Editor’s note: This article is from 2017. For our best tips on where to watch Sweden’s fireworks on New Year’s Eve in 2021, click HERE.
Stockholm’s abundance of hills and islands mean there are a few particularly good locations to watch things unfold in the middle of the city. On Södermalm, the cliffs uphill from Slussen are a good spot, while if you head west along Hornsgatan the hills behind Söder Mälarstrand – in particular Skinnarviksberget – offer great views of Kungsholmen including the City Hall.
Or, why not do the opposite and head across the water to Norr Mälarstrand and watch the fireworks sail off into the sky above Södermalm? The best of both worlds can be found on the bridge between the two islands, Västerbron, but expect that to be busy and try to arrive early to guarantee a good spot.
In the eastern part of the city, Strandvägen in Östermalm is also a decent spot for a view of the fireworks combined with water, and the abundance of bars nearby means there are plenty of places to meet up beforehand and keep warm.
For a less urban experience, Skansen is open late on the 31st so revellers can take in Södermalm, Gamla Stan and Östermalm from its hills, with the only caveat being the 120 kronor entry fee for adults (increasing to 160 kronor at 8pm, so again, get there early).
Fireworks over Stockholm on New Year’s Eve. Photo: Hasse Holmberg/TT
Central Götaplatsen square is a favourite among locals for the speeches, countdown then fireworks that follow – not to mention the host of busy bars on Avenyn – but that also means it’s guaranteed to be full.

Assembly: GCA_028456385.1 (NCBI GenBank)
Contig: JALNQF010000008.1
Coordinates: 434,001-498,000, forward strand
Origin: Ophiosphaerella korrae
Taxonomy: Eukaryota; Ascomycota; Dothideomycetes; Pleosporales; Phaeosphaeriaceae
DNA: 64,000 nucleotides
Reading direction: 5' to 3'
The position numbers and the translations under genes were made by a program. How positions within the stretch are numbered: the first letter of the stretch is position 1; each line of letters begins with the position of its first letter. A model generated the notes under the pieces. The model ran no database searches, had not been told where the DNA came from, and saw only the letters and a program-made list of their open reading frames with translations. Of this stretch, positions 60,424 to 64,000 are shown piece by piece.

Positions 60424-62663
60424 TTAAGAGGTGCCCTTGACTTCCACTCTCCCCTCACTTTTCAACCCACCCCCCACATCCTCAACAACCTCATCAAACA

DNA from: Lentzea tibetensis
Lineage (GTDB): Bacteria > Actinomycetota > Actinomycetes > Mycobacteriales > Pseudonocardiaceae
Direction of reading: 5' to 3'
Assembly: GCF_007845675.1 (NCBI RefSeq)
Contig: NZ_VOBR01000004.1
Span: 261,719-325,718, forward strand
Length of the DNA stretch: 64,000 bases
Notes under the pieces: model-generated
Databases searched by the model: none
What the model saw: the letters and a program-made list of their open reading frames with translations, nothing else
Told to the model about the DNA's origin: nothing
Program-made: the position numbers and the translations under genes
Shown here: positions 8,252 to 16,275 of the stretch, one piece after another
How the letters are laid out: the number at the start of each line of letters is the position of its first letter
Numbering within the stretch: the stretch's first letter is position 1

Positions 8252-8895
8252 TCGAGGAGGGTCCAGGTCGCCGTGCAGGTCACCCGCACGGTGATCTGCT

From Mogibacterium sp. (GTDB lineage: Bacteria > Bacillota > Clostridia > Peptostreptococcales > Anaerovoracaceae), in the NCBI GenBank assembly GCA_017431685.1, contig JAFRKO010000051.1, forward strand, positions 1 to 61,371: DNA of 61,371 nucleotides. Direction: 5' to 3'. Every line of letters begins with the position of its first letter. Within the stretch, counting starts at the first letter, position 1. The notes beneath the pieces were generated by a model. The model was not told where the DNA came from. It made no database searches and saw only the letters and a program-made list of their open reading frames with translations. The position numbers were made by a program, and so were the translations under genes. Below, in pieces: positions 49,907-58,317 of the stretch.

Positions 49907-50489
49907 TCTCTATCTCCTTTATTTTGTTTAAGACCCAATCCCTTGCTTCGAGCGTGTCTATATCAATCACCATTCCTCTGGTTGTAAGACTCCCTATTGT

A more feasible alternative could be newspaper Göteborgs Posten’s spectacular New Year fireworks show over the Göta älv waterfront. The nearby Götaälvbron is a close spot with a perfect high vantage point to watch it, while other high spots further into the city like Masthuggsberget will also work if it’s a clear night.
A fun place to take in the excitement is the square outside Malmö Opera, which will have a light show, orchestral performance and of course, the big countdown followed by fireworks.
Mölevångstorget is also a common place for younger people to watch fireworks, but it can get chaotic so if you have kids it’s probably best to pick a calmer spot. The modern Västra hamnen district fits the more relaxed mould and has a good view of the Öresund Bridge and Copenhagen if you want to experience the novelty of watching New Year unfold in two countries simultaneously.
The scene near Malmö’s Turning Torso last year. Photo: Johan Nilsson/TT
The busiest high point in the small city is the hill around Uppsala Slott with its view over the centre and suburbs. Happy to do things indoors (and pay some money for it of course)? The Elite Hotel Academia’s restaurant on the 11th floor is a great vantage point – provided you can get a table.
Photo: Stina Stjernkvist/TT
Lundagård square in front of the cathedral is the best fireworks show in the University town, and as such, it’ll likely be lively.
Umeå municipality has taken the decision to ditch fireworks for lasers as of 2018, so this is the last chance for the foreseeable future to watch their official fireworks show at Skeppsbron. Things kick off at 11.30pm. Prefer laser shows? Both Lidköping and Boden are scrapping their fireworks this year to protect animals and the environment, so head to those towns if you want to see what New Year’s lasers look like.
The custom of buying and lighting fireworks to celebrate New Year’s Eve in Sweden means that even if there isn’t an official display in your town, you’ll still likely be able to see something if you find a good vantage point like a hill or central square just before midnight.
It’s also worth checking the local municipality’s official website to see if there’s something more organized going on. Gott nytt år!
New Year’s fireworks in Åre. Photo: Pontus Lundahl/TT